Joe spent the day on his fishing boat and caught nothing. He lit a cigarette and relaxed before his trip back home. He finished his smoke, tossed the butt in the water and watched a fish swallow it. Joe thought, Stupid fish. Wouldn’t take my bait, yet ate my cigarette butt. Kinda makes ya wonder, don’t it?
Almost every great breakthrough in history began with its pioneer saying “I wonder if (or why)…” JFK must have wondered if it was possible to land a man on the moon and return him safely to the earth before 1970. There was no rocket big enough to carry the payload; NASA did not exist; there was no plan. He simply wondered.
On December 1, 1955, Rosa Parks refused to give her seat up on the bus. When the police arrested her, Rosa asked “Why are you always pushing us around?” She must have wondered if she would be arrested, or if her actions would awaken the sleeping giants of segregation and discrimination. In fact, with those few words, Rosa started the Civil Rights Movement and is acclaimed the Mother of Civil Rights.
Ronald Reagan wondered if it would be possible to stop the Cold War and neutralize the constant threat of attack by Russia. He baited the Soviet Union into an expensive arms race with his Star Wars project and, because Russia depends on oil exports, Reagan artificially reduced the price of oil. These two actions led to the Soviet bankruptcy. Those of us who lived under that Russian threat for decades cheered loudly when we saw the Berlin Wall being torn down in 1989.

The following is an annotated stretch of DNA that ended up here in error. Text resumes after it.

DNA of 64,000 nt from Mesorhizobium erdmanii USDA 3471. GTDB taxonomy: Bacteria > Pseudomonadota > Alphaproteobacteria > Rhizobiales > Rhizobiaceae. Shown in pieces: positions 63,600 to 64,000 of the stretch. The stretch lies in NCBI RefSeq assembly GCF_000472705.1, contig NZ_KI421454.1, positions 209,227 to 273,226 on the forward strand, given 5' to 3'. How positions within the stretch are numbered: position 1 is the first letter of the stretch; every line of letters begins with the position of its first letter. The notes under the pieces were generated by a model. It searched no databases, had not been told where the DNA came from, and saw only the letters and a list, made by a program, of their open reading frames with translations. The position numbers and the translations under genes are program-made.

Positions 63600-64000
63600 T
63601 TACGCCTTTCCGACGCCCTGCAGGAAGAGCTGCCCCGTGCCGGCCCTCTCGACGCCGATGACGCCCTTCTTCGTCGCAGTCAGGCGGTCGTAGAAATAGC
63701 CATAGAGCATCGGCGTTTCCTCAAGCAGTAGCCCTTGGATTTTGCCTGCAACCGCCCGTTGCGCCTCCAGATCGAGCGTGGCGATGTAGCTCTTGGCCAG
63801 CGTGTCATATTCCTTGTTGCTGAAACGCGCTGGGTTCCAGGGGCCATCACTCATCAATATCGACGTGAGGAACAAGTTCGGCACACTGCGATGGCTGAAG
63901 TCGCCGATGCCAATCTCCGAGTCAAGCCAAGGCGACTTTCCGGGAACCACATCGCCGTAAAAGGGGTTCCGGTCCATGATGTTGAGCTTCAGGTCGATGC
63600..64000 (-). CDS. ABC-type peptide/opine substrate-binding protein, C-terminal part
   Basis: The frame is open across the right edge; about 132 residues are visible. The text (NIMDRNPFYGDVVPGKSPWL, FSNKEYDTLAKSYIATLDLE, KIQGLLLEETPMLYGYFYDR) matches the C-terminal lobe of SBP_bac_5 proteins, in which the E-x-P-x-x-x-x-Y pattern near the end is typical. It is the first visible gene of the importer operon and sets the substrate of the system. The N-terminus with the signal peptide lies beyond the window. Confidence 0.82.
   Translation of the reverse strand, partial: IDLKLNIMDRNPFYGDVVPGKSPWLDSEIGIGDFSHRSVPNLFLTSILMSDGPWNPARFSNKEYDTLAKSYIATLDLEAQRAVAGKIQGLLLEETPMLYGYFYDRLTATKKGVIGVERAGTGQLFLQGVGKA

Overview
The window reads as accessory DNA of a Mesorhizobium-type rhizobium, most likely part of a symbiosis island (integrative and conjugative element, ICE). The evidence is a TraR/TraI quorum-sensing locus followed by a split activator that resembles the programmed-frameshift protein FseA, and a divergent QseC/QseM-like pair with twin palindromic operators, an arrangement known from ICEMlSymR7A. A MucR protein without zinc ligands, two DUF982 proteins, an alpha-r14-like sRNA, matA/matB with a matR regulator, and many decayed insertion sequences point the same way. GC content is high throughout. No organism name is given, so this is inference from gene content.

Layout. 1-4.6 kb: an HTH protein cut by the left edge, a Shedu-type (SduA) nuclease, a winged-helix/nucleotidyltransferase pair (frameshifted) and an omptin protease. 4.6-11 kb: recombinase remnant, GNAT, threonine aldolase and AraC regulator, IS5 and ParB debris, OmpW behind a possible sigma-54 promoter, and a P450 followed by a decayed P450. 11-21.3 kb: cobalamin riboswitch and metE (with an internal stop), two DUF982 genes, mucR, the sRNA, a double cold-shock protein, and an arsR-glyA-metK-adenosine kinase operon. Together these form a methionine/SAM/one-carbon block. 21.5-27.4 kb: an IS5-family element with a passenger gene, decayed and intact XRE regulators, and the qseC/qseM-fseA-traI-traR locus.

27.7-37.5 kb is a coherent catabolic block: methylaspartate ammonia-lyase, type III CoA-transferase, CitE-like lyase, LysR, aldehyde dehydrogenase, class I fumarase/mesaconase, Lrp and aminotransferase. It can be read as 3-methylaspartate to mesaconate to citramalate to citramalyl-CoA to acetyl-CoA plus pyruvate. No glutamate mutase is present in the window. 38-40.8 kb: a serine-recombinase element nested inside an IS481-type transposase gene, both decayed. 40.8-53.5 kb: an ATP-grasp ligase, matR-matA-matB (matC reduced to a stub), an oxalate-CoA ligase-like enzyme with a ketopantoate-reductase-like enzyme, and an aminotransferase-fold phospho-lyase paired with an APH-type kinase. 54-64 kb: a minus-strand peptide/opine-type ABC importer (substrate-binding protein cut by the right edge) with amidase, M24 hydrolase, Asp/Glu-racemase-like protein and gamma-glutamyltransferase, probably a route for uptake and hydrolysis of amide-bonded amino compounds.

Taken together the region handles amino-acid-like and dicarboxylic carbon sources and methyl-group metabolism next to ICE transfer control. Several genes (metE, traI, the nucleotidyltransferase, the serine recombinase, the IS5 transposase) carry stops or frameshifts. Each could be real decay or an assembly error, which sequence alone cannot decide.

If you wonder, it can be a life-changing event. Wonder starts the creative thought process and can lead to major, significant change. JFK wondered if the United States could become leading edge explorers. Ronald Reagan wondered if his out-of-the-box economic thinking could stop the threat of war. And Rosa Parks showed us you don’t have to be President of the United States to wonder if your actions can make a difference. Your “wonder” can lead to something “wonderful”.
As for Joe the fisherman, on their anniversary months later, his wife prepared her famous soft-shelled crab recipe. While enjoying the meal Joe’s teeth ground down on something unusual. Joe had bitten into a cigarette filter. It turns out the fish that ate Joe’s cigarette butt choked to death. A crab ate the fish but couldn’t digest the filter. And our friend Joe ate the crab. I wonder if Joe knows that karma exists.
Original Publication Innerchange Magazine November, 2010http://www.innerchangemag.com/index.php